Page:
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Founder’s Day at Voorhees Normal and Industrial School

Founder’s Day has a long tradition at many historically black colleges and universities. The annual celebration by students, alumni, faculty, and staff provides an opportunity to recognize the history and legacy of each school and to honor the foundations from which each school was built. Founder’s Day often includes speakers and performances, and there is no better venue to report on such activities than the school newspaper. As part of Amistad’s blog series on HBCUs, we look at reporting on Founder’s Day celebrations in one school newspaper – The Southern Voice, which was published by Voorhees Normal and Industrial School in Denmark, South Carolina.

The Southern Voice, April 1932

Known today as Voorhees College, the school began in 1897 as the Denmark Industrial School for African Americans in the small town of Denmark, South Carolina. The school was founded by Elizabeth Evelyn Wright with the assistance of Jessie C. Dorsey of Detroit and Mrs. A.S. Steele of Boston. Wright, a native of Georgia, had attended Tuskegee Institute in Alabama and modeled her new school after Tuskegee’s curriculum.

A donation by New Jersey philanthropist Ralph Voorhees in 1902 was used to buy land and construct buildings for the school, and two years later, the South Carolina General Assembly incorporated the school and renamed it the Voorhees Industrial Institute for Colored Youths. The school later became affiliated with the Episcopal Church, and in 1947, it became known as the Voorhees School and Junior College. It became accreditated as a four-year college and received its present name of Voorhees College in 1962.

As part of its School Newspaper Collection, the Amistad Research Center holds forty issues of The Southern Voice, which began in 1904. Amistad’s issues date from 1925 to 1947, and while not a full run of the publication, those present do give a good indication as to the content common to the Voice, which focused on calls for support of the school, visiting speakers, letters from graduates, and some national news. As seen in the issues held at Amistad, Founder’s Day was traditionally held in late March or early April at Voorhees and the April or May issue of The Southern Voice typically contained news about the celebration.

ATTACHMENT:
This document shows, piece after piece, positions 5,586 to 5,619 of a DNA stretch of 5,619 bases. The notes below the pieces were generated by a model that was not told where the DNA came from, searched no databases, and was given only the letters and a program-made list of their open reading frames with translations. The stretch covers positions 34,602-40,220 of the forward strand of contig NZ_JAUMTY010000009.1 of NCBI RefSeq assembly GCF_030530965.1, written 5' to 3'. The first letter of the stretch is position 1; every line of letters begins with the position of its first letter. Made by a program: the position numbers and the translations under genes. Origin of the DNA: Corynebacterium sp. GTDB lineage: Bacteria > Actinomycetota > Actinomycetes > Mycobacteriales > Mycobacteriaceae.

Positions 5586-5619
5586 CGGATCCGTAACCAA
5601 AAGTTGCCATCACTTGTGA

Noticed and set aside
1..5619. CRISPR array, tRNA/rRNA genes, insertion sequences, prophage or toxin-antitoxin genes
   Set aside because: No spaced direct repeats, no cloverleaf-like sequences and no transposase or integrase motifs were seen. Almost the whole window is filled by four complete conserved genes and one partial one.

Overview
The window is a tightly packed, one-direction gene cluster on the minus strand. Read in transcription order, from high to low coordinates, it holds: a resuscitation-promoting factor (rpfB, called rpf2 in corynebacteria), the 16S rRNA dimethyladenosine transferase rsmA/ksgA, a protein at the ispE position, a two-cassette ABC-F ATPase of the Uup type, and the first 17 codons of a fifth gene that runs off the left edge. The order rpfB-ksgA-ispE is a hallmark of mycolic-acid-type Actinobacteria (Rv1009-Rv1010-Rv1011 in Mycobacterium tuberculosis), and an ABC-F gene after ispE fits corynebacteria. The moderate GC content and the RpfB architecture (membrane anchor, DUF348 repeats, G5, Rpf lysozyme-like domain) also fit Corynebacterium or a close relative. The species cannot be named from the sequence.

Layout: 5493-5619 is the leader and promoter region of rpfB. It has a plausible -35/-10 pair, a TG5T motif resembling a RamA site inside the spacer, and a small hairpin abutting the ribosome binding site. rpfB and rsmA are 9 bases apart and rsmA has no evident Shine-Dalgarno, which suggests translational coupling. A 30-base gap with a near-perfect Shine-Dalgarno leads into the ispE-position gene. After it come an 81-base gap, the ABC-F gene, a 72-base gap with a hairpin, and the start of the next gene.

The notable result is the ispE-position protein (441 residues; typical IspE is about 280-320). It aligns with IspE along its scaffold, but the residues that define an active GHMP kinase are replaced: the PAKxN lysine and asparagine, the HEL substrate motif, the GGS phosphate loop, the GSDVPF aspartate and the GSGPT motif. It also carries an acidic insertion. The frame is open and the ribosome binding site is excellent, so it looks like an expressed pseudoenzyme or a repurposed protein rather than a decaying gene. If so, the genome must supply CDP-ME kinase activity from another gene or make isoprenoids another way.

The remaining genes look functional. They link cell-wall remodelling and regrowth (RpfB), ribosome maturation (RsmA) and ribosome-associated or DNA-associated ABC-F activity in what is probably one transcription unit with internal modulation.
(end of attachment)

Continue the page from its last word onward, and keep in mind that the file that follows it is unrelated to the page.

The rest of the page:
The Southern Voice, April 1925

The April 1925 issue featured the program for that year, which included hymns and prayers, musical selections, speeches, and a processional to Elizabeth Wrights grave on the school grounds. Dr. Mabel Keith Howard’s Founder’s Day address was printed in full in the May 1926. Describing the built environment of the Voorhees Institute, Howard noted:

What do these silent buildings tell us about Elizabeth Wright? They tell us she had a mind to plan, a heart to dare, a hand to execute. They tell us that starting as she did in those pioneer days she had many difficulties, many obstacles…She did not live in the day of the auto, but foot sore and wary she trudged along talking up these buildings. She did not wear costly raiment; hers was the simple gown, I see her scantily clad and almost barefoot giving up the necessities of life that the scales of ignorance may be lifted from your eyes.

Similar sentiments are shared in other issues devoted to Founder’s Day at Voorhees. Such reporting gives today’s historians, school alumni, and current students a look into the history of HBUCs, as well as their founders and supporters.

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